Leading historian of Africa, Stephen Ellis, dies
Obituary: Stephen Ellis (1953-2015)
Stephen Ellis, the British historian who wrote extensively about Africa and particularly about South Africa, died of leukaemia at his home in Amsterdam on July 29, aged 62. He was the Desmond Tutu Professor of Social Sciences at the Vrije Universiteit in Amsterdam when he died.
Ellis’s most recent book, External Mission: The ANC in Exile 1960-1990, was published by by Jonathan Ball in South Africa in November 2012, reigniting the debate about Nelson Mandela’s membership of the South African Communist Party (SACP).
Ellis grew up in Nottingham in the United
Kingdom and studied at Oxford University.
He worked as a lecturer at the University
of Madagascar in the late 1970s and early 1980s, publishing his account of an
uprising there as Rising of the Red Shawls (Cambridge University Press, 1985).
He headed the African sub-region of the International Secretariat of Amnesty International in London and was the Africa specialist of the International Crisis Group. As editor of the subscription journal Africa Confidential in the late 1980s, he reported the first account of the Umhonto weSizwe (MK) mutiny in Angola in 1984, based on inside information. He was subsequently editor of the British journal, African Affairs.
Ellis’s 1992 work, Comrades Against Apartheid: The ANC and the South African Communist Party in Exile, was the first book to report on the MK mutiny in Angola in 1984, its Quatro prison camp and the dreaded ANC security department, Mbokodo. The accuracy of Ellis’s work was confirmed by the final report of the Truth and Reconciliation Commission in 1998.
Africa Now, developed out of Ellis’s involvement with the Global Coalition for Africa, and was published in 1996. He first worked at Leiden University’s African Studies Centre (ASC) in the early 1990s and continued to hold a position there until his death.
“Stephen Ellis is the ASC’s most prominent scholar, and one of the key researchers in African studies in the world,” wrote the ASC’s Tom Dietz. “The library of the ASC has 82 of his publications … He wrote most extensively about South Africa, Madagascar, Liberia and Nigeria, but also about Togo, Zambia, and Sierra Leone. Stephen Ellis’ personal page at Google Scholar shows that 4 700 colleagues cited his many publications so far. His most popular book is The Criminalization of the State in Africa, which he wrote together with Jean-François Bayart and Béatrice Hibou and which was published in 1999.”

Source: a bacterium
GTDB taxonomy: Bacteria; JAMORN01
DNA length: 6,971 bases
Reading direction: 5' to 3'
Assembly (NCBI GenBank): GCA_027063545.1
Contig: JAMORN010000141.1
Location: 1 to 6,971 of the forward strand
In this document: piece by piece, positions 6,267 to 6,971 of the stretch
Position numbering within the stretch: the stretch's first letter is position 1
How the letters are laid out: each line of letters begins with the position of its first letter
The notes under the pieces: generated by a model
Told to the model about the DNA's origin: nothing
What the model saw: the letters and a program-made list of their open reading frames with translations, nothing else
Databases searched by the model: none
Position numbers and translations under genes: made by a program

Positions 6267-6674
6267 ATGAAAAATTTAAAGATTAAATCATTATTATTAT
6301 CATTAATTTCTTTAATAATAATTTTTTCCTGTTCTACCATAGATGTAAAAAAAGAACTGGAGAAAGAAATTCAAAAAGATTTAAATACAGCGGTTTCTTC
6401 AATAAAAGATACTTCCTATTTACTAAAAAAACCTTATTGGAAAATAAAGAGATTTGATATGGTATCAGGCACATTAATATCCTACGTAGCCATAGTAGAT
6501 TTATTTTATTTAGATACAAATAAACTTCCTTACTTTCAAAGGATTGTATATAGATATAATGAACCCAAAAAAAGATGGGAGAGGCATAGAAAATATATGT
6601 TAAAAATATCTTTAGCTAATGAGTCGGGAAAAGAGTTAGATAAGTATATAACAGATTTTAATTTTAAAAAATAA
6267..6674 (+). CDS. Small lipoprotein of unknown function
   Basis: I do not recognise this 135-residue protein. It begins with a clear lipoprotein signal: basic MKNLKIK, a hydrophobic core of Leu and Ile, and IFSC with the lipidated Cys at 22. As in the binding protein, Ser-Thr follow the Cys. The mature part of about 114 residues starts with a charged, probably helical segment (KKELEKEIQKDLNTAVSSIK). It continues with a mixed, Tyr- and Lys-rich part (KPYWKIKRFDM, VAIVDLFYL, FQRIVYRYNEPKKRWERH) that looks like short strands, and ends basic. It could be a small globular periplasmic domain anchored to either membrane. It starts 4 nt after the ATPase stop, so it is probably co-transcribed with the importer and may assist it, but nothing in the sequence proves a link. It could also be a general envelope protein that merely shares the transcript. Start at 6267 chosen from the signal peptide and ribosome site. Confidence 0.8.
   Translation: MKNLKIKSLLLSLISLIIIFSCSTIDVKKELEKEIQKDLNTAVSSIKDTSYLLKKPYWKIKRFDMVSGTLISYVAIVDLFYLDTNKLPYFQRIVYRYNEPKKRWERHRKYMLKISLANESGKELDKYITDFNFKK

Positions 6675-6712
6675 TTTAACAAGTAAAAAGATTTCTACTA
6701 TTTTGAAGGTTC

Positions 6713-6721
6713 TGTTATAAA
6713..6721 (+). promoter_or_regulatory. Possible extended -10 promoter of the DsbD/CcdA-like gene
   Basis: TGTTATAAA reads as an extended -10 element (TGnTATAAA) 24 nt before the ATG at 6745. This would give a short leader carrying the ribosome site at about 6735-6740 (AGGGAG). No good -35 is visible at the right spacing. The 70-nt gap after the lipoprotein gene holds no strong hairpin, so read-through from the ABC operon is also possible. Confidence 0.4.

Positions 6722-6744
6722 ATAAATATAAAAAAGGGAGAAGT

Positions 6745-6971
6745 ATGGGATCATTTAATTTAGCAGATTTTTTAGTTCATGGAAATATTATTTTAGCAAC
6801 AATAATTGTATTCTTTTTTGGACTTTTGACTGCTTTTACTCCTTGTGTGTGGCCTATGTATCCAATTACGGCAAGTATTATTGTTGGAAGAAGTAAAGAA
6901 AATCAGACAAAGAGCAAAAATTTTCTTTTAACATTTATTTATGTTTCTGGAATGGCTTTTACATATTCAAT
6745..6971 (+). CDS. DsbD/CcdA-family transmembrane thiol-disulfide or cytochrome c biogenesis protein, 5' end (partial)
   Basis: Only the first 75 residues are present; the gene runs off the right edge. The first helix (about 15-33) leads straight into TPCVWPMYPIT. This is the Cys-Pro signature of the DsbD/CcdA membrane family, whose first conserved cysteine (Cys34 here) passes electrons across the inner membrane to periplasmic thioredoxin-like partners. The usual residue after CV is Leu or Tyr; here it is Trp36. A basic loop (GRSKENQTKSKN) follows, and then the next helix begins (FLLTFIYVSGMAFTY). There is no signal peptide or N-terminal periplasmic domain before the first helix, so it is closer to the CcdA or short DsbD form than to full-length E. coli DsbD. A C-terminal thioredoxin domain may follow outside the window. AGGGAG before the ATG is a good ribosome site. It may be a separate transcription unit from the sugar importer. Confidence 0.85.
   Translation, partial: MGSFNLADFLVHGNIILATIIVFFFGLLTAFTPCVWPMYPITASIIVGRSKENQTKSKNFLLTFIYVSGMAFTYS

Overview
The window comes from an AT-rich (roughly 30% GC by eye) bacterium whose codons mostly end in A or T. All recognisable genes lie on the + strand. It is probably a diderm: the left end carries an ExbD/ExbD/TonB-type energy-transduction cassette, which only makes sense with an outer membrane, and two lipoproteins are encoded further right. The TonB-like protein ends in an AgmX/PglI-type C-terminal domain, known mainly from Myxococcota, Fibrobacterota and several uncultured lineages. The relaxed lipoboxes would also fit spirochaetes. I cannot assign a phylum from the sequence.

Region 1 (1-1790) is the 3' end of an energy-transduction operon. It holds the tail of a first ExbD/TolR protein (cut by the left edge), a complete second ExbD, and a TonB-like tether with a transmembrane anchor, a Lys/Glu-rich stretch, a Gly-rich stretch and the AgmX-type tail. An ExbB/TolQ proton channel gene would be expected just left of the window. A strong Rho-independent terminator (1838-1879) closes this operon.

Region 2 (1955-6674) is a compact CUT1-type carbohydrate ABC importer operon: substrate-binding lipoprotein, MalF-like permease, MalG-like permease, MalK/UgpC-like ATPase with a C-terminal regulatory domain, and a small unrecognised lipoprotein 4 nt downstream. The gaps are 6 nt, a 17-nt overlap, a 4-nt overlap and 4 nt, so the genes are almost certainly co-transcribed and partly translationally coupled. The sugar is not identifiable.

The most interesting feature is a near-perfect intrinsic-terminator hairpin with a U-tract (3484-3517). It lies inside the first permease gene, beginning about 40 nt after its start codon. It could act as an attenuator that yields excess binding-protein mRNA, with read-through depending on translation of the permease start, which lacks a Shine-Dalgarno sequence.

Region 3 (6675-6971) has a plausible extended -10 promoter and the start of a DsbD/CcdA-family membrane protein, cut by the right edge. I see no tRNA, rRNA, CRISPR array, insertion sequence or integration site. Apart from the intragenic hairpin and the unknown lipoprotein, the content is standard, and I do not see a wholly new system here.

Ellis conducted research in the Stasi archives in Berlin in the former German Democratic Republic together with his wife, the Dutch scholar, Gerrie ter Haar and two South African scholars, Loammi Wolf and Paul Trewhela, which brought to light new facts about the ANC’s years in exile. With Ter Harr, Ellis wrote Worlds of Power: Religious Thought and Political Practice in Africa (in 2004). He had nearly completed a book about Nigerian organised crime at the time of his death.
Fellow historian Paul Trewhela writes: Stephen Ellis was the first scholar to publish unshakeable evidence that Nelson Mandela had been a member of the South African Communist Party (SACP) in the period between the Sharpeville massacre in March 1960 and Mandela’s arrest near Howick in KwaZulu-Natal in August 1962.
After half a century of denial by the ANC, the SACP and their supporters in South Africa and internationally, Ellis proved that Nelson Mandela had been as a member of the Central Committee of the SACP as well as of the national executive Committee of the ANC at the time he took part in the secret formation of Umkhonto weSizwe (MK) in 1960-61.
Ellis and Russian historian Irina Filatova were the only scholars to do the necessary work in archives in South Africa and around the world, as well as in interviews with surviving witnesses, to established this as fact.
Ellis first published the evidence he uncovered in July 2011 in an academic paper, The Genesis of the ANC’s Armed Struggle in South Africa, 1948-1961, in the Journal of Southern African Studies (37:4). The day after Mandela died on December 5 2013, the SACP issued a statement acknowledging that he had been a member of the central committee of the party.
Hugh Macmillan, a research associate at the African Studies Institute at Oxford University, challenged Ellis on the matter. The debate between the two historians was published in January this year in the journal Africa, a quarterly journal issued by Cambridge University Press. Ellis’s final word will be a forthcoming paper in Cold War History, in which he reports further evidence acquired by Filatova from her research in Moscow earlier this year.